PA: No. I mean all my brothers drove. I would have learned to drive but, and after we bought a car for how we drove a car he said about driving. He said, ‘What’s the point?’ He said, ‘I can drive you wherever you want.’ And then Maureen and Peter both learned to drive. No need. So I never learned. Angie, my daughter in law doesn’t drive. She lived in London. Not far from West Ham football. Well, opposite West Ham Football Stadium, and they never had a car. Peter did persuade her to start learning to drive when he worked away for just over a week. She was having two or three hour lessons at a time. You know, one of those quick things. But as soon as he went home she gave it up. She didn’t like driving.
JH: So have you all been —
PA: She’s terrified of the motorways.
JH: Oh, right. So —
PA: So she would never have driven on motorways anyhow.
JH: So has the family been football supporters over the years?
PA: Oh, West Ham. And next door but one neighbour —
JH: Yeah.
PA: In Chelmsford to hubby and I, their uncle he came from London and he was a West Ham supporter and he took Peter when he was ten up to watch West Ham and we’ve been West Ham supporters ever since. Hence even Ross, West Ham mug even now. But the irony of it all was that my husband’s cousin, his daughter married Geoff Hurst. My husband went to their wedding naturally, so, and of course he was West Ham.
JH: Big, big football connection going through the family.
PA: There is. My brother in law, John he played for Chelmsford City for fifteen years. They were a great footballing family as well. Played football. And as I say with four brothers I was brought up with football, cricket. Guy was more in to tennis with Peggy his wife. They played a lot of tennis but, but you know it was all very sporty.
[recording paused]
JH: Ok. So, we were just going to talk about when you actually started work again.
PA: Yes.
JH: After you had your children.
PA: I joined Marconi’s again for the second time, and I worked in the registry there, and I became deputy boss and we, we used to deal with every, all aspects of the division. We vetted all the post that came in for orders and enquiries and everything, and I used to, payday all the payslips for the division came up to the registry, and I used to sort them all out into rooms and we delivered all the pay slips to everybody. They were pleased to see us that day [laughs] And also all the requirements, letter-heading and all the, for the typists for —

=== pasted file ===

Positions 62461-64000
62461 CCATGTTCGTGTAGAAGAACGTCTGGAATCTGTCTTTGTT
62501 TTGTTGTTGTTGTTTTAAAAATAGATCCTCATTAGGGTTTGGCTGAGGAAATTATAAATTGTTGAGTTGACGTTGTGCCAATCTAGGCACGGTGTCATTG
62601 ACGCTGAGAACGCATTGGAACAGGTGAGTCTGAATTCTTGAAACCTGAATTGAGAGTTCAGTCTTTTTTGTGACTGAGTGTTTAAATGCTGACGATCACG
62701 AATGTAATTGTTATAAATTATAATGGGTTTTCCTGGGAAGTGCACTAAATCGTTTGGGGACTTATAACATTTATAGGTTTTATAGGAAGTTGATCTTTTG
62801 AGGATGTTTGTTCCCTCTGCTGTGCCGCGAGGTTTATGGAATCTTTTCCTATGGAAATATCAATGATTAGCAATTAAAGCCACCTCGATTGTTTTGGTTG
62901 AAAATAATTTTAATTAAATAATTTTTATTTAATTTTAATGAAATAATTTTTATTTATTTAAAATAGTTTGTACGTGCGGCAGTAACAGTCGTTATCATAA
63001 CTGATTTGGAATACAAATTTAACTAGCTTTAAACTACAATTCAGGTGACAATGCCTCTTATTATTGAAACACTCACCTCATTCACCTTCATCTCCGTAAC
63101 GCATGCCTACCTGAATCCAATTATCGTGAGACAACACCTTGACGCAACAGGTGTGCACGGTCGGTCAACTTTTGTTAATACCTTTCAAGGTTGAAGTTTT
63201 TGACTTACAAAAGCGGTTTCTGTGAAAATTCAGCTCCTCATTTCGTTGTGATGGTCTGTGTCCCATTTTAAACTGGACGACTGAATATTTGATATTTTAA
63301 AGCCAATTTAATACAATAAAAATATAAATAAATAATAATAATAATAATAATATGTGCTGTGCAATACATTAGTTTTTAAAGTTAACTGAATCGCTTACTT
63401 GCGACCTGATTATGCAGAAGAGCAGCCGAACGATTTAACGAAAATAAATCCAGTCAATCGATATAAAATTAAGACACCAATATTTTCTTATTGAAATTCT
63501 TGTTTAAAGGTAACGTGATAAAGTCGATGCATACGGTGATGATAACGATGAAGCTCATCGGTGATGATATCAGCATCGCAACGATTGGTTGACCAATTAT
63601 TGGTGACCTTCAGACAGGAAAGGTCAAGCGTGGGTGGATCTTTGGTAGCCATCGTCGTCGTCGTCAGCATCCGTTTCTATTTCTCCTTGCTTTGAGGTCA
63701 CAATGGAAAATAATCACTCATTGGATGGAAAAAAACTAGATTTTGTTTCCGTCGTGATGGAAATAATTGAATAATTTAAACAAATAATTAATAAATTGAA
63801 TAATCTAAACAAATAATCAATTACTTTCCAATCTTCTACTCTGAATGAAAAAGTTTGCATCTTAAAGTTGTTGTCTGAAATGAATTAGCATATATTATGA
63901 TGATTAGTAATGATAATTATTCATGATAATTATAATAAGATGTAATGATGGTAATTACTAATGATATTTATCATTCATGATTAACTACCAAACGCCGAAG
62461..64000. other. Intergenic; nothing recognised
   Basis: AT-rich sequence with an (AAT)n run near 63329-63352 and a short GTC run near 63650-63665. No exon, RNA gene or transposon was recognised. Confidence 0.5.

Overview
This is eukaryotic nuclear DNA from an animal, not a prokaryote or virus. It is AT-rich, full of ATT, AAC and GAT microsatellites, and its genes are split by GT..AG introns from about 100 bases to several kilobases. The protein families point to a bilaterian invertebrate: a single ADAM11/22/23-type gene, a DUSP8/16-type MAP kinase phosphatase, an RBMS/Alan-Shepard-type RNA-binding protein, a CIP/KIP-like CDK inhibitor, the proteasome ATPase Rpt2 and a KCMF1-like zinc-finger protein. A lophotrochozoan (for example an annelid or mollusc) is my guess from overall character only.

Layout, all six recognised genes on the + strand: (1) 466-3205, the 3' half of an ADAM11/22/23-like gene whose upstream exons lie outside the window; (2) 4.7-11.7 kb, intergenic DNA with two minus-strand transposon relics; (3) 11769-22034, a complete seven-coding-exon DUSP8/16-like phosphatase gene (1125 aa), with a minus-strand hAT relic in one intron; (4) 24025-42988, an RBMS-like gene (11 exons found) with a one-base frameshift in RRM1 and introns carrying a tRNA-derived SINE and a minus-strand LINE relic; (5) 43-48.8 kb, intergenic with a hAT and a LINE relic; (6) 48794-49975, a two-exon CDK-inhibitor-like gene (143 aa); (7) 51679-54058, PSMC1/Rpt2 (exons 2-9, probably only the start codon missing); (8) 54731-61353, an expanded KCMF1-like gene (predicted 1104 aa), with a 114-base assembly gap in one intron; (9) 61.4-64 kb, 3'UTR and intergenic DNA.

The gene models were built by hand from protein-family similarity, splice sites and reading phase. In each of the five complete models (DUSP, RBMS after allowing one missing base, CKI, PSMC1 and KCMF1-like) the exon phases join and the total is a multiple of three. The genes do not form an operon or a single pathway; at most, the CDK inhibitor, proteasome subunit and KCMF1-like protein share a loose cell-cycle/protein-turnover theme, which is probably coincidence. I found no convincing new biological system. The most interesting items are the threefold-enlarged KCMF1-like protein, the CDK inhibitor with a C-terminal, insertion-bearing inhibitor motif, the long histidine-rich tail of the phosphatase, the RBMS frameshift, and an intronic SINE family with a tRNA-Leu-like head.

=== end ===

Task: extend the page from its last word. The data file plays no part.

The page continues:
JH: The stationery was it, the stationery cupboard.
PA: The stationery.
JH: Yeah.
PA: Used to order the stationery for the whole division. Get all the personal cards printed for all the sales and engineers on their trips abroad and everything. So it was a wide scope of things, and when I, when I retired apparently my card went around all. I got over a hundred pound when I retired, which I thought was very, very generous of everybody.
JH: Very well thought of.
PA: I did my best. I was very trying at times. I still am, and always will be I expect. But that’s all part and parcel of life. My son, and son in law whenever I was, ‘Are you behaving yourself?’ [laughs] Yeah.
JH: Well, that’s lovely.
PA: Well, when you’ve lived on your own for so many years you are very independent. You have your own ways and means of doing things. It may not be the best way but it’s what you’re used to.
JH: Yeah, ok. Right. Well, I can only really say thank you Pauline for allowing me to record this interview today.